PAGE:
Proceedings - Behavior - Veterinary Healthcare
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Proceedings - Behavior
Source: CVC IN WASHINGTON, D.C. PROCEEDINGS

Alternatives to psychotropic drugs: operant and respondent means (Proceedings

May 1, 2011

One aspect of veterinary behavioral therapy is the use of psychotropic drugs to control behavior. To set the context for my comments, I am not a veterinarian. I do not claim any direct working knowledge of these drugs – but I routinely work with animals who do.

Source: CVC IN WASHINGTON, D.C. PROCEEDINGS

Teaching inhibitions: stopping unacceptable behavior now (Proceedings)

May 1, 2011

It is the claim of animal behaviorists that behavior is the most common cause of death in companion animals. This is true, but does not automatically explain how to solve the problem.

Source: CVC IN WASHINGTON, D.C. PROCEEDINGS

Cat–Hard cases of behavior modification (Proceedings)

May 1, 2011

Cats pose a significant problem for behavior therapists. First, most cat owners are attracted to them because of the perception that they don't need to be trained. The number of cats with any kind of formal repertoire is minute.

Source: CVC IN WASHINGTON, D.C. PROCEEDINGS

Treat or euthanize: determining which patients can be helped (Proceedings)

May 1, 2011

Behavior problems are frustrating, emotionally taxing, and often dangerous to the animal or those around the animal. They can also pose a huge financial burden in terms of potential liability and resources for attempted resolution of the problem(s).

Source: CVC IN WASHINGTON, D.C. PROCEEDINGS

Safe animal handling for veterinarians (Proceedings)

May 1, 2011

One of the areas that is not covered in detail in most veterinary schools is safe handling practices. Likewise, once you get to a veterinary practice there are rarely opportunities to become highly skilled at this art.

Source: CVC IN WASHINGTON, D.C. PROCEEDINGS

Case studies in behavioral pharmacological therapy (Proceedings)

May 1, 2011

Our knowledge of the brain on the neurochemical, genetic and molecular level is increasing steadily each year. Despite this, little is definitively known about the neurochemical correlates of various disease processes. Much of our knowledge concerning the etiology of mental illness comes from response to pharmacological intervention.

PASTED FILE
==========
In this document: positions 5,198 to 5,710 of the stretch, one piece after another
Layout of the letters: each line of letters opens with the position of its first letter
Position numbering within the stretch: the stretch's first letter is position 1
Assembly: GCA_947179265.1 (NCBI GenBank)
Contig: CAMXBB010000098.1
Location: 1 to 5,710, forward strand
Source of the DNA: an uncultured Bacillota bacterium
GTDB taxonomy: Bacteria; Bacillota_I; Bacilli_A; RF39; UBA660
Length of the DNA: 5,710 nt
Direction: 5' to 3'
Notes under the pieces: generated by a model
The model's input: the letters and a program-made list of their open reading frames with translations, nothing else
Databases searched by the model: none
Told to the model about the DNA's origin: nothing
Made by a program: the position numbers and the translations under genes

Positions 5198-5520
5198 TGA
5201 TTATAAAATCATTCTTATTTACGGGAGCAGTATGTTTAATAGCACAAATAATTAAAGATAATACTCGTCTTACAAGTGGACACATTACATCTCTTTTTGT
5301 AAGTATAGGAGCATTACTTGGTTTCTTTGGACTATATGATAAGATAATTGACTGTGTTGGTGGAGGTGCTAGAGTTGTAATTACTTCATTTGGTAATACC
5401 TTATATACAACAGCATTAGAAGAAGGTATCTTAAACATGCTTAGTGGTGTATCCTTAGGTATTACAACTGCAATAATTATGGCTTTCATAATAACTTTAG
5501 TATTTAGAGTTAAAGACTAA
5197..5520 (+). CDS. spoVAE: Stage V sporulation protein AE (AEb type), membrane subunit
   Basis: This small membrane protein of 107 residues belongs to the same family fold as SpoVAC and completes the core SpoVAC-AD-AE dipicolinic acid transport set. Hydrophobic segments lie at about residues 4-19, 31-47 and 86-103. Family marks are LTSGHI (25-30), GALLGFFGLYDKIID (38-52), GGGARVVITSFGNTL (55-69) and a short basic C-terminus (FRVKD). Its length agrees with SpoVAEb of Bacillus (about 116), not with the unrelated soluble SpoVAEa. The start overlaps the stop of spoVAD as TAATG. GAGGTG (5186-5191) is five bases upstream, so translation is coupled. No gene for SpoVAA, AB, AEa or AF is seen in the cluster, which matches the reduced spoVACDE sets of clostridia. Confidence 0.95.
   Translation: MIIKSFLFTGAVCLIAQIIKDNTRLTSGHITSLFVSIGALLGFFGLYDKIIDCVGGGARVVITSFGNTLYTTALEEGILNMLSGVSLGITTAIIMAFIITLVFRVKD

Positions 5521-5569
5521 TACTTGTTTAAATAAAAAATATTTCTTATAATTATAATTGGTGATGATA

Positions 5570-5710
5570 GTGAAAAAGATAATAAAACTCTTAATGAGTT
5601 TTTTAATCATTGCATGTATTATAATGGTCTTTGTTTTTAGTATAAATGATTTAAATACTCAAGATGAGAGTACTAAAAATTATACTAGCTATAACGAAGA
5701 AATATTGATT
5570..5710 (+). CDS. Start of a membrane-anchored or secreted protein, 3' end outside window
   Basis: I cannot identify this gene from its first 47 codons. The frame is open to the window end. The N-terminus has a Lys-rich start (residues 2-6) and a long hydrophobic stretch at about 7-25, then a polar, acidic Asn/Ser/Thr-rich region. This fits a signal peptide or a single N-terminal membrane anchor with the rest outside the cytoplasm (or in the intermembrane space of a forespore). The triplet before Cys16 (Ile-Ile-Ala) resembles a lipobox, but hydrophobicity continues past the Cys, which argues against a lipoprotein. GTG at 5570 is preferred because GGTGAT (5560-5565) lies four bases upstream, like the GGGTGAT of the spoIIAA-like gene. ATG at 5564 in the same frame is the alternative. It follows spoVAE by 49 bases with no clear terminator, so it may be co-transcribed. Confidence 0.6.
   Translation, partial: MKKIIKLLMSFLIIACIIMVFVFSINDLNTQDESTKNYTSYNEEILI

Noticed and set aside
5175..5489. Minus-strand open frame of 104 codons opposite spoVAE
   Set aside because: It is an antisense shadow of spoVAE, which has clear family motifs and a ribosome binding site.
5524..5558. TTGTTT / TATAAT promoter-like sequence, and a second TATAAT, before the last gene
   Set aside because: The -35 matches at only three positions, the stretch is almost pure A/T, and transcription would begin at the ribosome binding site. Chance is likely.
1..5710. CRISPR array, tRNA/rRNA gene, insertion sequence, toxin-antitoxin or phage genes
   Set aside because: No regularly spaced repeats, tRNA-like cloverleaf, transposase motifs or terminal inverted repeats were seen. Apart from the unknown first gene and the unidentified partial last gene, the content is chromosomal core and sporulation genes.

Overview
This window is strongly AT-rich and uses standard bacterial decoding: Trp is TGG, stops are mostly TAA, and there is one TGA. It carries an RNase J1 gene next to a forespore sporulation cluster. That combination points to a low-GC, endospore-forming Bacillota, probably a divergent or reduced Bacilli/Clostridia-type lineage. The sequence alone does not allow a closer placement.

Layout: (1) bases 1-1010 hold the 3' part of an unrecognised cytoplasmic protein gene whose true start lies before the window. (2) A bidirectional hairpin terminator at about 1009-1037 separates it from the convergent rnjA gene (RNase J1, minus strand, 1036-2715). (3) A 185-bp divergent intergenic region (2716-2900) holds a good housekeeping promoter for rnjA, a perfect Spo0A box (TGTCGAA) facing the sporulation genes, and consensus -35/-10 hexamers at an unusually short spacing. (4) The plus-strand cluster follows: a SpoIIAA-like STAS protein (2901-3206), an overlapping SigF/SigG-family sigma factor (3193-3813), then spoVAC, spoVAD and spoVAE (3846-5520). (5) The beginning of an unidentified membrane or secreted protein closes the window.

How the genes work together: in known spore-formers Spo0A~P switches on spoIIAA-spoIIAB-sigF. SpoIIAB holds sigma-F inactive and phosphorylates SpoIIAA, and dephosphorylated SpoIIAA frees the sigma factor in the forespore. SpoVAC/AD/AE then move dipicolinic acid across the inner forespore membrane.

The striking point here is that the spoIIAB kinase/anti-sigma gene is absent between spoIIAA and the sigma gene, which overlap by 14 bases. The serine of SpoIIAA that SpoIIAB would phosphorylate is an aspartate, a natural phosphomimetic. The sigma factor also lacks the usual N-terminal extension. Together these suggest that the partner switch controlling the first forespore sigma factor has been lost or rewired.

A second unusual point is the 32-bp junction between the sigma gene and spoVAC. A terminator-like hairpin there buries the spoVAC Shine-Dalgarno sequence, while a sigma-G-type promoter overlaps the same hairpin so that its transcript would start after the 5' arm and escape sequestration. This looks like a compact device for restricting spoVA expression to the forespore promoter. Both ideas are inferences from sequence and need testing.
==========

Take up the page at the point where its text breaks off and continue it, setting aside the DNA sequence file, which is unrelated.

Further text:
Source: CVC IN WASHINGTON, D.C. PROCEEDINGS

Behavior tips every practitioner should know (Proceedings)

May 1, 2011

Frustrated by that cat with chronic progressive renal disease that won't eat anything but its old diet? What about the cat that exhibits enduring anorexia after being ill even though you can't find any persisting medical reason? While there often are no simple answers for fixing these cases, there are simple ways to prevent your new kitten patients from developing into a future finicky eater.

Source: CVC IN WASHINGTON, D.C. PROCEEDINGS

Why we should be teaching positive reinforcement (Proceedings)

May 1, 2011

For decades, dog behavior has been interpreted using a linear dominance hierarchy extrapolated from a wolf-pack model. This has led to the pervasive use of dominance constructs to incorrectly explain a variety of dog behavior problems. In particular, aggressive behavior has been erroneously equated with dominance.

Source: CVC IN SAN DIEGO PROCEEDINGS

Thinking outside the litterbox—housesoiling (Proceedings)

November 1, 2010

Free ranging cats have the freedom to choose their preferred elimination location. They would prefer to avoid eliminating in a spot another cat has used (unless they are marking it). Free ranging cats will not urinate and defecate in the same area, and they do not like to eliminate in public places or cave-like settings.

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